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Joseph Stiers, Caesars Reach Settlement Regarding 2017 WSOP

edit:casino time:2019-02-10

Joseph Stiers, Caesars Reach Settlement Regarding 2017 WSOP Main Event Eviction 9th February 2019 // Legal News, Misc, News

Maryland-based professional gambler Joseph Stiers and World Series of Poker (WSOP) parent Caesars Interactive Entertainment (CIE) have tentatively reached a settlement in the matter of Stiers’ eviction from the 2017 WSOP Main Event on Day 3 of the vast, multi-day event. Stiers’ had been trespassed from all Caesars properties a couple of years prior to his 2017 eviction from the WSOP’s home venue, the Rio All-Suite Hotel and Casino in Las Vegas, but through the use of a secondary ID showing a munged form of his name, had managed to evade the existence of the ban.

When again trespassed from the Rio Convention Center — it seems to have occurred in a hallway just outside the Brasilia room during the Main Event’s Day 3 dinner break — the WSOP refused to refund Stiers’ $10,000 entry fee or offer him some sort of expected-value-based “reward” for the 630,000 chip stack he’d amassed up to that point. In the initial complaint, in which he represented himself, Stiers laughably valued that Day 3 stack at an additional $150,000.

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Here at Flushdraw, we reported on Stiers’ excessive, toxic self-entitlement back when he filed his claim against the WSOP, CIE and other parties last year. Absolutely nothing has changed in my opinion of Stiers or his claims over the intervening months. If the settlement (of which the terms are unannounced and are almost sure to remain under seal when made official) amounted to anything more than a basic refund of that $10,000 entry fee, I’d be astonished. One element of the upcoming settlement has been released, however, and that’s that Stiers will still remain banned from all Caesars properties.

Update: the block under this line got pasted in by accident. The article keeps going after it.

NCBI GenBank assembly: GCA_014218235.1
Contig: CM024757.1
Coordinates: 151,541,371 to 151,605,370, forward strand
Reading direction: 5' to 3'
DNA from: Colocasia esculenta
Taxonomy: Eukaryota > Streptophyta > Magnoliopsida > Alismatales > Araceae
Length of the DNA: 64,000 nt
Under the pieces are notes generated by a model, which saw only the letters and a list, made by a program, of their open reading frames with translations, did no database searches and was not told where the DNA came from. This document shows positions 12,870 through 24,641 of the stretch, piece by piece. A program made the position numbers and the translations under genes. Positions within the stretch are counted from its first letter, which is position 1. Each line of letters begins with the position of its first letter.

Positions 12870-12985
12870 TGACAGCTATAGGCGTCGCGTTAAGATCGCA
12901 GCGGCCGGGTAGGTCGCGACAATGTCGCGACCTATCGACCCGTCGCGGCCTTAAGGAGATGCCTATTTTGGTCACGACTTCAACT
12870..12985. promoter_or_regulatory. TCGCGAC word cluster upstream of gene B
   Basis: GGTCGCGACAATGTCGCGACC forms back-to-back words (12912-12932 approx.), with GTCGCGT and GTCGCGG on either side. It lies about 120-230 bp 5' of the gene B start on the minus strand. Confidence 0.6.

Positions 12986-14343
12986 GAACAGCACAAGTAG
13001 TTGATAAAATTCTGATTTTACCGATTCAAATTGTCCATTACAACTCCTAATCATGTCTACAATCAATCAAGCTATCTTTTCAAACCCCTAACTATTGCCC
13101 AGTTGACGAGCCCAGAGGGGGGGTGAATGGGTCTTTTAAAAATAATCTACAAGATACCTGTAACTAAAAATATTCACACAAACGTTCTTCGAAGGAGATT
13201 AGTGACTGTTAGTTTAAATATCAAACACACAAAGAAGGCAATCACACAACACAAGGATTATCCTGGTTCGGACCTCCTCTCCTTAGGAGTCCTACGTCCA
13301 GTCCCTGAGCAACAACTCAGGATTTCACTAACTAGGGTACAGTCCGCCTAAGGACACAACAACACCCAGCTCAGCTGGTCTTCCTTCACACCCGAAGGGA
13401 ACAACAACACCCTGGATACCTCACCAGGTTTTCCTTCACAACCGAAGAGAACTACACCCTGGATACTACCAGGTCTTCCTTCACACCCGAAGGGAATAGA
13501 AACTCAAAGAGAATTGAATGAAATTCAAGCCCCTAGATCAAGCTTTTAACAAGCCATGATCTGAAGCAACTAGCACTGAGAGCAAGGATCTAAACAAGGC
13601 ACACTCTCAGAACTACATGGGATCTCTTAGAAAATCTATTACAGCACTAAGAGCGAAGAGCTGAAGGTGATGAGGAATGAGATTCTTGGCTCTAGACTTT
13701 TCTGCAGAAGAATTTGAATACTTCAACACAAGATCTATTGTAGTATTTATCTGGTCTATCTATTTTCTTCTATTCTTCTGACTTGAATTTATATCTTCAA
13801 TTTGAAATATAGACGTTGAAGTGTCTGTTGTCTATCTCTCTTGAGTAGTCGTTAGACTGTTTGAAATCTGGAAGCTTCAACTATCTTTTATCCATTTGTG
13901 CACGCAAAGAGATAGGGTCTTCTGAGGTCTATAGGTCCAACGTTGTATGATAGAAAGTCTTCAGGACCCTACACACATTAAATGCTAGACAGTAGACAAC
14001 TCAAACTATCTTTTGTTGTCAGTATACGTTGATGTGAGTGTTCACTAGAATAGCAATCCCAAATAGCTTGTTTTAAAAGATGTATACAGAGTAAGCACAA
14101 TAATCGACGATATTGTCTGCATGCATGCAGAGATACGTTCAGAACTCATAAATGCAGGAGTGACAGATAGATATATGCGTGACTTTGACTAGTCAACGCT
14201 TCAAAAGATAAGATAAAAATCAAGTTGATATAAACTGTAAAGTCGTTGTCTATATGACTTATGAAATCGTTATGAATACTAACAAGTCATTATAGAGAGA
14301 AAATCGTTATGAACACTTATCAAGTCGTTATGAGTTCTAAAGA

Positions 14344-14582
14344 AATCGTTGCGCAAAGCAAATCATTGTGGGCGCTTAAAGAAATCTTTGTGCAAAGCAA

As a matter of full disclosure, I’ve done some third-party-contractor work for the WSOP in recent years, though I have zero access to information other than that available in public court records.  That work relationship in no way affects my viewpoint of this case, and people who know me know I speak my mind as I see it. I’ve said from Day 1 that Stiers is the type of player who brings nothing but disrepute to the formal poker world, and he’s exhibited the same sort of “rules don’t apply to me” attitude we saw exhibited just a few months back in the Gordon Vayo affair. When did falsification of documents become such a thing, anyway?

But back to this slophole. The presumptive settlement between the two sides was disclosed within a motion to extend upcoming deadlines from February 1 to February 15, with that deadline having to due with Caesars’ planned response to an amended complaint introduced by Stiers. The major reason for that amended complaint was for Stiers to add Rio property ownership entity Rio Properties, LLC as a co-defendant, since the eviction from the Rio and the WSOP, as a technical legal matter, went through that entity.

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